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Pros and Cons of Freelancing for Agencies

by Hannah Haefele 3 months ago in advice

They aren't all content mills...

Pros and Cons of Freelancing for Agencies
Photo by LAUREN GRAY on Unsplash

Freelance writing isn't easy. It involves a lot more than just writing. You have to edit your work, communicate with clients, and pitch yourself.

But wait, is there a way to get around the whole pitching thing?

I know that I hate pitching, and I'm not that good at it. Fortunately, there's a solution to that: agencies.

If you can get a freelance writing position with an agency, you can get consistent work without having to pitch yourself. That way, you can spend more time writing and have more control over your income.

Before you discount all agencies as just content mills, consider the following pros and cons.

Consistent Work

In the world of freelancing, consistent work isn't always common or easy to get. But when you freelance with an agency, the work can be that way. The agency is in charge of getting and maintaining clients.

All you have to do is log into the agency's project management tool or portal. Then, you can focus on what you do best: writing.

Now, agencies aren't immune from work drying up. There will be times when a company won't have as many projects for you. But if you work for a few agencies, the others will be able to keep you afloat when one can't.

No Chasing Payments

Most agencies that I've worked with are pretty good about paying consistently and on time. I don't have to worry about a client ghosting me after I complete the work for them.

The agencies I work for all pay on regular schedules, even though those schedules differ. It's nice to know that I can expect some money to hit my account at the same time each week or month.

When you freelance directly with clients, you have to trust that they'll pay you. Of course, the best clients will always pay on time. But some clients will try to avoid it as long as possible.

A Supportive Team

When you freelance with an agency, you have access to support you wouldn't get elsewhere. If a client is being problematic, someone from the in-house team can contact them.

I don't have to worry about dealing with rude clients on my own. And most good agencies will support their writers, provided the writers do quality work.

You also get to work with other writers, and you can bounce ideas off of each other. Freelance writing can be a very solitary career, so it's nice to have people to talk to, even if it's only through Slack.

The Agency Keeps Working

If you ever need to take a day or more off, you can do that. However, when you freelance directly with clients, you may have to alert them of your absence.

When you freelance with an agency, they'll have other writers who can pick up the slack. That way, you don't have to feel as guilty about taking a day off when you get sick or just need to relax.

Of course, you may need to contact the agency about your day off. But you don't have to worry about a client getting mad at you for not working an entire week.

Lower Pay

One of the cons to working with agencies is that they typically don't pay as much as individual clients. After all, the client's fee has to cover your writing as well as salaries for the in-house team.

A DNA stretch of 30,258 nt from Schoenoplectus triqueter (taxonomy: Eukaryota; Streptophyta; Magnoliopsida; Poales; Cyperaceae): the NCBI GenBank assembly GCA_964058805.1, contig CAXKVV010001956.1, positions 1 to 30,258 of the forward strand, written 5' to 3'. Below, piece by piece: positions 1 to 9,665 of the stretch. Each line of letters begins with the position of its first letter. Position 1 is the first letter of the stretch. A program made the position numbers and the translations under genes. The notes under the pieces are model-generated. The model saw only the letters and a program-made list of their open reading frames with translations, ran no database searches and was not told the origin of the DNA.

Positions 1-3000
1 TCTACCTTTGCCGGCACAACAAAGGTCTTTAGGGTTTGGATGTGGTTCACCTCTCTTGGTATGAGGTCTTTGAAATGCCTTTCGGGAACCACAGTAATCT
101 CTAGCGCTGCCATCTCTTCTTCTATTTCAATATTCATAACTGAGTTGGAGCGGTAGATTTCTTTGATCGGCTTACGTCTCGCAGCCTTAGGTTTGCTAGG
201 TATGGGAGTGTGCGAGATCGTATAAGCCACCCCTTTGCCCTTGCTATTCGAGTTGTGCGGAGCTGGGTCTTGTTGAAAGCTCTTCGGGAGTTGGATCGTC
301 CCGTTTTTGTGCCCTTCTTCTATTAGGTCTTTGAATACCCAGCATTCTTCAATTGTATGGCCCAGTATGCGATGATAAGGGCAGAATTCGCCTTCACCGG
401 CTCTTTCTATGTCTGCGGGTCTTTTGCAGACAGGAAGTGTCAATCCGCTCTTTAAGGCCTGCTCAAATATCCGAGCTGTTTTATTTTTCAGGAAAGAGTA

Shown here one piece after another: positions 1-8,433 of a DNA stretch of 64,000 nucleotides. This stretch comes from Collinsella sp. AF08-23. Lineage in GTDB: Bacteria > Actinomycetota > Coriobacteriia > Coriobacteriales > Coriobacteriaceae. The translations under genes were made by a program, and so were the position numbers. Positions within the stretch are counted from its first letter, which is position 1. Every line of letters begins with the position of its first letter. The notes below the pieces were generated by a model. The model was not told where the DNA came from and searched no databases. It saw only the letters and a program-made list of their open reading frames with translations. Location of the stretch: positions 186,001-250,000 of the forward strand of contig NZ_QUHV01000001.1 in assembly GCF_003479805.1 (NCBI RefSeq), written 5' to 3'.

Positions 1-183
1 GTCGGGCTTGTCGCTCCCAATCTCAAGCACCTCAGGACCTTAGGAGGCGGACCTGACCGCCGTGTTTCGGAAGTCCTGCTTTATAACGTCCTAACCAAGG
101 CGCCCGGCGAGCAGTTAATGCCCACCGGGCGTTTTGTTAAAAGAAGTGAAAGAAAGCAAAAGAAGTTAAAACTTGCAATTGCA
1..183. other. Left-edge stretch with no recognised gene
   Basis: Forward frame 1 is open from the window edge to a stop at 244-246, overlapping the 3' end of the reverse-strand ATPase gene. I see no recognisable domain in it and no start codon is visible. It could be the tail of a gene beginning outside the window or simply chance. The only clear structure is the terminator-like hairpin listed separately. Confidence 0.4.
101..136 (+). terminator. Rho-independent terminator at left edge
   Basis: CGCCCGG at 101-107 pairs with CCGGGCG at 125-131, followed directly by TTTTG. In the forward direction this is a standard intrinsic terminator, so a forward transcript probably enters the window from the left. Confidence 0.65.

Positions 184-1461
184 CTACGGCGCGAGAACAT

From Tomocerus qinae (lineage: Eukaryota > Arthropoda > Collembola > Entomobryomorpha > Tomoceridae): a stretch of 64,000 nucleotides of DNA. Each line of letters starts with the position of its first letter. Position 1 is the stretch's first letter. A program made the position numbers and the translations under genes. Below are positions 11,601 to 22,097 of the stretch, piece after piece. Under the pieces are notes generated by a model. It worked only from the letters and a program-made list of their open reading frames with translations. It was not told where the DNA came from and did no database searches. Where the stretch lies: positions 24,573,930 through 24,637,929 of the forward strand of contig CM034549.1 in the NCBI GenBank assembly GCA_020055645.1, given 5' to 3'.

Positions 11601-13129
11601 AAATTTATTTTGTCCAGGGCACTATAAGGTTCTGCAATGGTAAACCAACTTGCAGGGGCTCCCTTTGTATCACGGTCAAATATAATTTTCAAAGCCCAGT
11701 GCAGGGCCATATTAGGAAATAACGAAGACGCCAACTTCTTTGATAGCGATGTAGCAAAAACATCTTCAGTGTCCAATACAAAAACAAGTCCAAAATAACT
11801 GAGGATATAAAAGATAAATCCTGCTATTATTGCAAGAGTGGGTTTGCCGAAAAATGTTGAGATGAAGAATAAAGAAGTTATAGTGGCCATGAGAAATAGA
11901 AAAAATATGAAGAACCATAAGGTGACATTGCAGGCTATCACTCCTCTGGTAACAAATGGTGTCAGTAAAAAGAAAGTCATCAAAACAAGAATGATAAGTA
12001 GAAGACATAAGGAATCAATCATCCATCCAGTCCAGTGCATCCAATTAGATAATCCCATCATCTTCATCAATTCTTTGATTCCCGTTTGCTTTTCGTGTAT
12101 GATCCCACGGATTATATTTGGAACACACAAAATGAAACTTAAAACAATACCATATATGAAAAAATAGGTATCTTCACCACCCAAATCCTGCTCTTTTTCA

You won't earn as much per article as you would if you got an assignment directly from a client. That can be hard to deal with, especially if you're used to higher-paying projects.

However, you don't have to do as much work outside of writing. So if you can work your way up to writing more in a day, you may be able to make just as much as you could elsewhere.

Boring Projects

Another thing to consider when freelancing for an agency is that you have to work on projects that may not interest you. Unless you happen to work for an agency with a niche similar to your interests, that is.

You may need to write about a variety of topics, from finance to plumbing. Now, that can be a good thing if you like learning about random stuff. But it can also be hard if you need to write about a topic you've never written about before.

When that happens, you may need to spend more time to make the same amount of money. However, over time, you can get experience with different topics, so you can cut down on the research time.

Less Control

Of course, you also give up control when you freelance with an agency. It's almost like you're an employee with a bit more freedom. You may need to follow a special style guide for all of your assignments.

And the agency will probably have a preferred payment method. So if you don't like taking PayPal, you may need to for those clients. Depending on how much control you want, working with an agency might not be for you.

If you can deal with a bit less control, though, an agency can be a great client to have. It's a nice mix of employment and freelancing.

Is Agency Work Right for You?

Freelancing for an agency can be a great option for new and experienced freelancers. You don't have to find clients yourself, so you can spend more time writing.

But you do give up some control, and you may not like every project you have to complete. Still, don't write it off until you give freelancing for an agency a try yourself.


Hannah Haefele

Freelance blogger with an emphasis on music and online business | Hire me:

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